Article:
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EMOTIONAL ABUSE (Recognizing, Repenting, and Responding to Abuse)

Whether you are experiencing emotional abuse personally or not, this is relevant, for we are all capable of subtle forms of abuse, and, abuse is rampant, even by those who claim the name of Christ. The gospel can help us recognize our propensity toward it and repent of it. If it is a pattern in a spouse (as our focus these weeks has been on marriage) or one close to you, Scripture gives us wisdom in dealing with it. One of the first scriptural truths we must recognize is that emotional abuse is just as damaging, if not more, than physical abuse. God tells us that rash words can pierce just as much as physical sword thrusts. In marriage, the thrusts go particularly deep, for this is your covenant partner who promised to love you.


Proverbs 12-18AC06B7DC-BA35-4076-8FC8-5A5F448295F4

emotionallydestructive marriage3f7852425e5b3c6b360790d130bd4c13This week I will link you to a test that Leslie Vernick designed to help you know if you are in a poor marriage or in an abusive marriage. If you fill out the test, Leslie’s ministry will e-mail back your results. One thing that differentiates a poor marriage from an abusive one is a pattern. We are all capable of rash words, of demeaning one another — but a pattern is evidence of an abusive heart that will keep on producing bad fruit until there is genuine repentance. You will also watch a video from Leslie and her colleague, Chris Moles, discussing abuse. Not only will they help you identify abuse in yourself or another, but give you practical scriptural steps for dealing with it. I know there are active and silent victims of abuse on this blog. May we all pray they will be helped through His Word and His Spirit and that they will, as Leslie puts it, “find their voice and reclaim their hope.” There is hope for we have a God who sees and who cares, just as He saw and cared for the abused Hagar in the wilderness.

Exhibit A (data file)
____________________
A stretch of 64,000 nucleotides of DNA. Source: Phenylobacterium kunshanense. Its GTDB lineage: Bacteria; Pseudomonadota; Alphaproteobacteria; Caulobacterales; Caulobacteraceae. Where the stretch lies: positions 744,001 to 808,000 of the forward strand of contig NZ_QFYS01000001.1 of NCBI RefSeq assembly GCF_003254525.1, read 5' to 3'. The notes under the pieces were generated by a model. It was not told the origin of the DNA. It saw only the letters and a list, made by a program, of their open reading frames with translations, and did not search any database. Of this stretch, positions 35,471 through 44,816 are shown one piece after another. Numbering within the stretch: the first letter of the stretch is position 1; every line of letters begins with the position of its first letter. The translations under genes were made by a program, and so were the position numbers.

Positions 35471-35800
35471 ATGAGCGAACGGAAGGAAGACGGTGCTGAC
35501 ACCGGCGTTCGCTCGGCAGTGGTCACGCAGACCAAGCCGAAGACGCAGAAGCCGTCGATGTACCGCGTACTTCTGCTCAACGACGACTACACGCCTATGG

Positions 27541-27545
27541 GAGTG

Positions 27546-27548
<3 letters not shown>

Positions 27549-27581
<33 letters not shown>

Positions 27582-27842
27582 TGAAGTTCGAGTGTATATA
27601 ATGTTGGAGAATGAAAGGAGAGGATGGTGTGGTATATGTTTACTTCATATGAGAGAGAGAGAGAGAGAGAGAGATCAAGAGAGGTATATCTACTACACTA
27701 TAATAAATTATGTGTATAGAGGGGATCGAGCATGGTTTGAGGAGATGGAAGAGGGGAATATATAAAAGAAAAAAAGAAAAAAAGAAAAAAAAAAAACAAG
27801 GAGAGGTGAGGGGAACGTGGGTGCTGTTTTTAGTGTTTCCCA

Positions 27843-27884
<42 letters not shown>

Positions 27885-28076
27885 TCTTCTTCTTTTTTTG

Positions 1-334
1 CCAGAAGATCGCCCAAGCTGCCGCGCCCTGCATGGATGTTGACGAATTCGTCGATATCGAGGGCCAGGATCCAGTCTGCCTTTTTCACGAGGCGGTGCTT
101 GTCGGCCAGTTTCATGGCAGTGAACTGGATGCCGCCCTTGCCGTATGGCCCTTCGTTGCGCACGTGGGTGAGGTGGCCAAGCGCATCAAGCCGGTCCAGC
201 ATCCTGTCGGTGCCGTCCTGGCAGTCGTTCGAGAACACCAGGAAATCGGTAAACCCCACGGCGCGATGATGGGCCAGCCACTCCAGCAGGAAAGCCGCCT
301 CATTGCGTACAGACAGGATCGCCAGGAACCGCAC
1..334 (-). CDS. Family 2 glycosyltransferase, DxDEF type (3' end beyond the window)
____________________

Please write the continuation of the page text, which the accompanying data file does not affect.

Before we begin, I want to share two brief stories of personal testimony. Another who teaches the same scriptural principles and has been of enormous help to me is Jan Silvious. First, it was Jan who helped me recognize my own sneaky form of emotional abuse.


When I lamented to Jan that my administrative assistants kept quitting, she said, simply, “Seems to be a pattern in your life, Dee.” That was a wake-up call to me, for my sinful heart had been continually blaming my administrative assistants. The tongue of the wise can bring healing. And I knew (partly from Jan’s book, Fool-Proofing your Life) that one characteristic of a fool, according to Proverbs, is that he or she will not listen to counsel, so I wanted to listen. Jan was the first to awaken me to my pattern of manipulation. And then it was sermons on idols of the heart that awakened me to the sin beneath the sin, in my case, control. I saw that I was an idolater. Instead of trusting God to be in control, I was trying to control people. That was the sin beneath the sin.


My repentance and faith to start turning control over to God has completely changed my relationships. He is turning my heart of stone into a heart of flesh — and that heart is now producing very different fruit. Though this is a daily walk of repentance, I can tell you, and so can those close to me, that my life is so different.

It is important to first look at our own hearts.

It is also vital to recognize abuse in those close to us and to know how to wisely respond.


Jan is also the one young woman close to me that she was in an abusive relationship. She couldn’t see it at first because the abuse wasn’t physical, and often that has been the only kind of abuse the church recognized. But God her mightily, restored her, and now she is being used to rescue others. I know His long out-stretched arm is capable of rescuing you if you are, indeed, in an emotionally abusive relationship. He is the God who sees and who cares for the broken-hearted. His arm is not too short to rescue.